And, also no such concern with pads. Which is an advantage for hammocks that are comfy with pads.

    Also, there is no shockcord on the ends of an HH Super Shelter. Although the pad has a couple of very thin elastic cords, they really don't do much. There are some eslatics in the bottom of the Undercover, but most of the correct adjustment can be accomplished by moving the Under cover ends further, or less far, towards the trees.

  9. #9
    SilvrSurfr's Avatar
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    Big Duh moment - of course shock cord is affected my temperature extremes. Is anybody doubting that?
    "A foolish consistency is the hobgoblin of little minds." Ralph Waldo Emerson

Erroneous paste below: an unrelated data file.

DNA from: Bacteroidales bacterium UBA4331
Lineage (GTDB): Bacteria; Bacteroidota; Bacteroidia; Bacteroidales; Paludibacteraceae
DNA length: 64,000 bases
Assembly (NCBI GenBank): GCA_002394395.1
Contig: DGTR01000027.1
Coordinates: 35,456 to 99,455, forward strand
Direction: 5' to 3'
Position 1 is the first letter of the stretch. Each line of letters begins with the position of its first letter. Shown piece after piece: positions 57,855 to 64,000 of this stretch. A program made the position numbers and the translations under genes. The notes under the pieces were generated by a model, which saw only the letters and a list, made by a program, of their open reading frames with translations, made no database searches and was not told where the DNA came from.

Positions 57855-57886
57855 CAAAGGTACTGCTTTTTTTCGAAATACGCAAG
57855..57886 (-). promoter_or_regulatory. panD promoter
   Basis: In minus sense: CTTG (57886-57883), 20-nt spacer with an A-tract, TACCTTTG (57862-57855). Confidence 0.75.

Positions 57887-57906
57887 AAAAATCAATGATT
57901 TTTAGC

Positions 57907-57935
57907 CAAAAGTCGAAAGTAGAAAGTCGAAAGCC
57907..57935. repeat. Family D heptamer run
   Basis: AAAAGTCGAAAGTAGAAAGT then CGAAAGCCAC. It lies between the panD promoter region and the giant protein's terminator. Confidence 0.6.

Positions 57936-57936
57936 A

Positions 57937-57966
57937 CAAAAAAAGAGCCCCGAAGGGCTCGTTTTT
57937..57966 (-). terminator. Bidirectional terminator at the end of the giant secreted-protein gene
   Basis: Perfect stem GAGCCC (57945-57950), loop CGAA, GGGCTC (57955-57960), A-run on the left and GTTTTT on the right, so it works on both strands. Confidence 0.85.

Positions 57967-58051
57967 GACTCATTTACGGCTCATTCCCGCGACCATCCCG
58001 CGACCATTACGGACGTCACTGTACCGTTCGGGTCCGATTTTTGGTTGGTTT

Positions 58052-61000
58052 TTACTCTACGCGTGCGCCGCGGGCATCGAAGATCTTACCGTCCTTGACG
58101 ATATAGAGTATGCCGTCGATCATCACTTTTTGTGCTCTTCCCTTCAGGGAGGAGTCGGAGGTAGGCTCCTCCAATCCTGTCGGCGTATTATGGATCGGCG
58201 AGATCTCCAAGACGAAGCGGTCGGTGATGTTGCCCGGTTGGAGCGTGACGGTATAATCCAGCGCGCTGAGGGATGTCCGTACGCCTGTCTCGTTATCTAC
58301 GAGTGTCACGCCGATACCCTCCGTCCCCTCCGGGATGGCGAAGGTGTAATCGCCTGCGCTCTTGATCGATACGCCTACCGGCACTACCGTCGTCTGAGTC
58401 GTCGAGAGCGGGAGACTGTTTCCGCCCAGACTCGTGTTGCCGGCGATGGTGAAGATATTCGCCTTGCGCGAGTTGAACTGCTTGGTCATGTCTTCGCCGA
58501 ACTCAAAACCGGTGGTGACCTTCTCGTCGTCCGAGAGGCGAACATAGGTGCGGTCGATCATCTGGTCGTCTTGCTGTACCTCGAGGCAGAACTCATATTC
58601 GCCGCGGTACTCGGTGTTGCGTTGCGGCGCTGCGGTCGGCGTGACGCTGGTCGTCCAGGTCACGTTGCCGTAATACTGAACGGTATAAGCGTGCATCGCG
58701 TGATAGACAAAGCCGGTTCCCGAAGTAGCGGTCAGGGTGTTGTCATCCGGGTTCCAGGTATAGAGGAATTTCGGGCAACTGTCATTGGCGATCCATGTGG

10. #10
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    Quote Originally Posted by TominMN View Post
    Any extreme temp experiences since with any other UQ?
    I sleep out many nights but now, only down to high single digits. Nearing 0* and below it stops being fun. I can get through the night but never comfortable. High teen-low twenty's is my preferred winter camping weather.

    I have a 20* HG Incubator, a 40 * HG Incubator and a UQP. When the 20* isn't Warm enough I stack the quilts. The quilt I sold was a 0* HG Incubator. The night I bailed at -18 I had the 20* and 0* quilts stacked.
    Questioning authority, Rocking the boat & Stirring the pot - Since 1965